“Are you ready, young one?” he asked. Saff nodded, a little disturbed by her Fate-partner’s exuberance. Verek had reveled in being chosen for the Fate wars, howling the name of his home-sector Nagryaal with pride when he was picked. Saff, however, felt dread when her name was called by the Speakerlock. Nagryaal was the only sector that never had a champion survive the Fate wars, never earning the prize of the gifted timeline where the Grandfather would alter the future of the winning home-sector to flourish each year, extending life and economy under his rule.

“Here, take this,” Verek said, slipping the air blade into Saff’s hand. She welcomed the familiar feel of it but said, “Fate-warriors are not allowed weapons.”

Verek grunted. “You’ve never seen an actual time battle before, have you?”

Saff shook her head, tucking the blade into the sleeve of her Fate-warrior suit.
Verek frowned and then forced a grin. He knows I won’t last, Saff thought.
“We’ll be fine,” Verek said. “Just remember after the first clash to stay back. Reset if you must, and stab anyone who comes close — except for me, young one. And remember, if you can materialize into any of them, do it fast before they’re aware, or else you’ll be ripped apart by their counter-attack.”

He means the Dispersal, Saff thought and then felt for the soft buttons of the keypad on her timepod. One button to reset backward in time. One button to go forward. And one button to obliterate your opponents by tracking their wormholes and then taking over their point in space.

The Speakerlock floated down from the Grandfather’s sphere like a spectre. Saff flinched, finding the Speakerlock’s face hideous. It’s not a face at all, she thought. It’s a head made of smoke.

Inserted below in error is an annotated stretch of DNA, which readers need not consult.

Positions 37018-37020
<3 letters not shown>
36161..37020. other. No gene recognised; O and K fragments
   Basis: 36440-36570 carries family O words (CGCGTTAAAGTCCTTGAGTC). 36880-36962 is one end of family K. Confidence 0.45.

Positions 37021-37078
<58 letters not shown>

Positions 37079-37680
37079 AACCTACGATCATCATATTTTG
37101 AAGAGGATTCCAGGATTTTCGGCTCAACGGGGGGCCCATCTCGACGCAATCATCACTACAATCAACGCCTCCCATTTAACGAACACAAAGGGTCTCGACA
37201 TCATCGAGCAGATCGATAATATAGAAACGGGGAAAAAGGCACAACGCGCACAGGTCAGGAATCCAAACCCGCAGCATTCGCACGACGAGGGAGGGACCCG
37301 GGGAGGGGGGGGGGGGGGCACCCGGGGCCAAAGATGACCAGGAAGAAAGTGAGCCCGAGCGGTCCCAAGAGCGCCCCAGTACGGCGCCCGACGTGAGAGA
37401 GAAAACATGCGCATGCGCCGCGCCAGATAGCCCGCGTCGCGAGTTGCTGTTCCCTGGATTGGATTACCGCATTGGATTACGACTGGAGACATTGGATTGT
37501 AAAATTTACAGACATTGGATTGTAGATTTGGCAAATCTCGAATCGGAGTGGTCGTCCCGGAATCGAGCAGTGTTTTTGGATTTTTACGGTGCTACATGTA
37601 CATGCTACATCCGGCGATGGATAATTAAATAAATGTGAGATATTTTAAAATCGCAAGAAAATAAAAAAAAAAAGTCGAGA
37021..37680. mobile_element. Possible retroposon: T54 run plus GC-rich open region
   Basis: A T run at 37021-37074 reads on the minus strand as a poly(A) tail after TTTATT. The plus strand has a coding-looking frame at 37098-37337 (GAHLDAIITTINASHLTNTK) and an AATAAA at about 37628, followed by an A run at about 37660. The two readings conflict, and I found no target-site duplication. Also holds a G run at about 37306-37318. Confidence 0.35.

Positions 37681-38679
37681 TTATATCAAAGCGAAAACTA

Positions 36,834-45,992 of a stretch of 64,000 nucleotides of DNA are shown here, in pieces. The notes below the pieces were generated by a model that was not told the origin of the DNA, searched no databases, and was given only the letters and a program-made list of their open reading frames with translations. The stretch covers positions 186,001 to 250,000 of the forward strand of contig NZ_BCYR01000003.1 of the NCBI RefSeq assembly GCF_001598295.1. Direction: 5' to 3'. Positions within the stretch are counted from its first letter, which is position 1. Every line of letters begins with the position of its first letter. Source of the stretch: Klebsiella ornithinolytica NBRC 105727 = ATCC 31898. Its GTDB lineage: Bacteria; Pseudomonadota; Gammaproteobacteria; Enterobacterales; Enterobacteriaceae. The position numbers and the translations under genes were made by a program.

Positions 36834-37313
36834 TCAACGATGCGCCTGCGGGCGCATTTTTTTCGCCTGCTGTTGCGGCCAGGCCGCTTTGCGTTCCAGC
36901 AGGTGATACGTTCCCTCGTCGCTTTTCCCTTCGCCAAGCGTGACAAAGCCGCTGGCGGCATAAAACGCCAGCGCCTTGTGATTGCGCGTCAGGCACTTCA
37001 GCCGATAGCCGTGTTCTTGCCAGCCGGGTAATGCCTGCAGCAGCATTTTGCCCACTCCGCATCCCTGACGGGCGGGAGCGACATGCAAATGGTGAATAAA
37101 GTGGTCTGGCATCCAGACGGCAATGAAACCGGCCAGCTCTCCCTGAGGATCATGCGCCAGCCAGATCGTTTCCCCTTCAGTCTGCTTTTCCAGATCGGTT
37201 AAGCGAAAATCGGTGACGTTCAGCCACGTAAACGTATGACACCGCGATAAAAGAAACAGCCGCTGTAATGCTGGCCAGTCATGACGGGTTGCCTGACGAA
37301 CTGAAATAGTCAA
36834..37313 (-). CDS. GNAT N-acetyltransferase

“Fate-warriors,” said the Speakerlock in a guttural voice, “the Grandfather gives you all his blessings. We are ready to begin.”
“What about the Bralen?” asked a booming voice. Saff looked past Verek to see a tall figure glide toward the Speakerlock. It was an intimidating Fate-warrior wearing the red colors of a northern sector.
“Ah, First Xeeren of Plen,” said the Speakerlock. “Brave of you to interrupt.”
“They should not be allowed to fight,” Xeeren said, pointing to a pair of Fate-warriors donned in gold colors.
“That idiot,” Verek grumbled. “The Bralen are my first target. By drawing attention to them, he makes them more wary.”
“The Bralen have earned their right to immortality, Fate-warrior,” said the Speakerlock, the mist of his face swirling into a black, scowling hole. “This should goad all of you to know how a sector can be rewarded. But fear not. The Grandfather’s gift of time is greater than any gods he creates. Nothing is immune to the Dispersal
Saff winced at the sound of the Grandfather’s thundering voice coming through the sphere.
The Speakerlock’s face fell out of shape. “As you command, Lord. Let us begin. Good fate for our sectors!”
Several cried in answer: GOOD FATE FOR OUR SECTOR!
“Remember, young one,” Verek said. “Wait until after the first clash.”
Saff rested back against her timepod, breathing out slow to calm herself. She hated the way the timepod felt against her body, a restrictive cocoon-like bed of metal that pushed against her arms and legs.
She looked out into the void of the time-arena. The Grandfather had blackened the walls, keeping the Fate-warriors bounded within the arena, blind and deaf to the cheering spectators outside in the Grandfather’s temple. Is my father out there watching? The thought of her father made Saff think of her little brother Yaren, how he hugged her so tight before all of this.
“How far back can we go?” Saff asked, hovering closer to her Fate-partner.
“We can only reset to the start of the battle,” Verek said. “And you can only go as far forward as the wormholes available to you. You know the teachings of the infinite stream?”
Saff nodded, thinking back to Ladywise Fal’s teachings. One stream can become many, but all are of the same stream.